Wednesday, July 29, 2015

Mookie Betts' catch was not a home run

I'd never seen anything quite like this in a baseball game before, and I'm so fired up about it that I'm bumping my Tom Brady blog back another day (although that story keeps changing anyway).

Here's a video of Mookie Betts' spectacular catch last night, which the umpires ruled a home run after viewing the replay:

According to the crew chief, they decided Betts "didn't have control of his body when he hit the fence and the ball popped out."  From the MLB rulebook:

"A CATCH is the act of a fielder in getting secure possession in his hand or glove of a ball in flight and firmly holding it; providing he does not use his cap, protector, pocket or any other part of his uniform in getting possession. It is not a catch, however, if simultaneously or immediately following his contact with the ball, he collides with a player, or with a wall, or if he falls down, and as a result of such collision or falling, drops the ball."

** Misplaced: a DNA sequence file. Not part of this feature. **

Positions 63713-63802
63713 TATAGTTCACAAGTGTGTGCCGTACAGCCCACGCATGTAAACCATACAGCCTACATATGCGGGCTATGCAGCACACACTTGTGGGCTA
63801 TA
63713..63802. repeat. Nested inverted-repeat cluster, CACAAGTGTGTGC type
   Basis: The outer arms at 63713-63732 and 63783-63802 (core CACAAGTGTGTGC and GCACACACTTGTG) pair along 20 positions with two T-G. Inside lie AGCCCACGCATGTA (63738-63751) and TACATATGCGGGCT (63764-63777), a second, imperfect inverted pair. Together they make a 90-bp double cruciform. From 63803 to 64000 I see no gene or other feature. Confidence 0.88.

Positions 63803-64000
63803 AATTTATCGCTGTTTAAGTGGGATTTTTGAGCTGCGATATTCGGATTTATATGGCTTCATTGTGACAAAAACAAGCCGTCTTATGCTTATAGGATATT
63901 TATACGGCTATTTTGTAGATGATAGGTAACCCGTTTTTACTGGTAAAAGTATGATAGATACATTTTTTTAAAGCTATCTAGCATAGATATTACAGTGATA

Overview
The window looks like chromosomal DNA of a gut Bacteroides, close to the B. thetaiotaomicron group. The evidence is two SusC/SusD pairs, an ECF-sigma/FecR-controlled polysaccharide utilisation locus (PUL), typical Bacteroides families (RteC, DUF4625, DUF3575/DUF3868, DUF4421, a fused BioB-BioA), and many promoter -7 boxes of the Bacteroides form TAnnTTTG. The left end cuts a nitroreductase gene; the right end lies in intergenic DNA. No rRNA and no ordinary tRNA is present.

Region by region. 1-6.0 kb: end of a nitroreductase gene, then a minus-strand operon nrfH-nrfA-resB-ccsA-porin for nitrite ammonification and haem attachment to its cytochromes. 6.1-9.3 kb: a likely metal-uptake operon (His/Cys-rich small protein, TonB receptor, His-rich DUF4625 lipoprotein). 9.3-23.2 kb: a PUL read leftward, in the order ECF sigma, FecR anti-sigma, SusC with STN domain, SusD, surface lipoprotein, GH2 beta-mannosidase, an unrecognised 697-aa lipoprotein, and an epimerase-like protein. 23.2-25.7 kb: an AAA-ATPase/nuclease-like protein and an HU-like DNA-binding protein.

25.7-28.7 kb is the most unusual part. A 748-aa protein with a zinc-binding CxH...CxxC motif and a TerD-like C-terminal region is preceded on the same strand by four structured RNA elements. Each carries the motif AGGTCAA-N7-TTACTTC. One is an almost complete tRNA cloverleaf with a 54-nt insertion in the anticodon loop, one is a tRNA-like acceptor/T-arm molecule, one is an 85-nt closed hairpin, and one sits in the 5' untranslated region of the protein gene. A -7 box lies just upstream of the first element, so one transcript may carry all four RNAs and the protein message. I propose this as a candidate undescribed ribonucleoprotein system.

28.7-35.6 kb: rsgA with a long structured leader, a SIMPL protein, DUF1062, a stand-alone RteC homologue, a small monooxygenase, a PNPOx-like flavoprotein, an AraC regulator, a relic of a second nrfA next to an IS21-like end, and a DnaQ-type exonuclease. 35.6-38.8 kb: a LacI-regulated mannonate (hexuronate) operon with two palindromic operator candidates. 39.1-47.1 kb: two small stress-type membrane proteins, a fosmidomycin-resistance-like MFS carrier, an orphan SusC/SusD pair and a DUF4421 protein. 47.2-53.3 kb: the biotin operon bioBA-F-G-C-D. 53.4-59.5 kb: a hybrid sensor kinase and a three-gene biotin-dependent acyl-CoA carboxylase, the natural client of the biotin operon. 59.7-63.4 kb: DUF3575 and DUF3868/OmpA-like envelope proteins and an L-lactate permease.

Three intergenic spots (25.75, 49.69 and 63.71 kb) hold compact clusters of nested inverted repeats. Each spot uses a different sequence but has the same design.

The "immediately following" part is the key phrase.  Here's are the many things that happened during the time that Betts allegedly didn't have control of his body:

First, he caught the ball.  In the picture on the right, you can't see the ball because it's already in Betts' glove.  If he'd missed it it would've landed well in front of the wall.  After the catch, he did that thing players often do where they open and close their glove a bit to show they securely have possession of the ball.  Generally that is evidence of a catch.

In the process, Betts took two steps.  Following his two steps, Betts jumped into the wall.  One might think taking two steps then jumping constitutes having control of his body, but apparently not.  When he collided with the wall, the ball was still securely in his glove.  It did not fall out of his glove until after he'd flipped over the wall and landed on his head on the other side, likely suffering a concussion.

The way I see it, far too many things happening to all fall under the umbrella of "immediately following" the catch.

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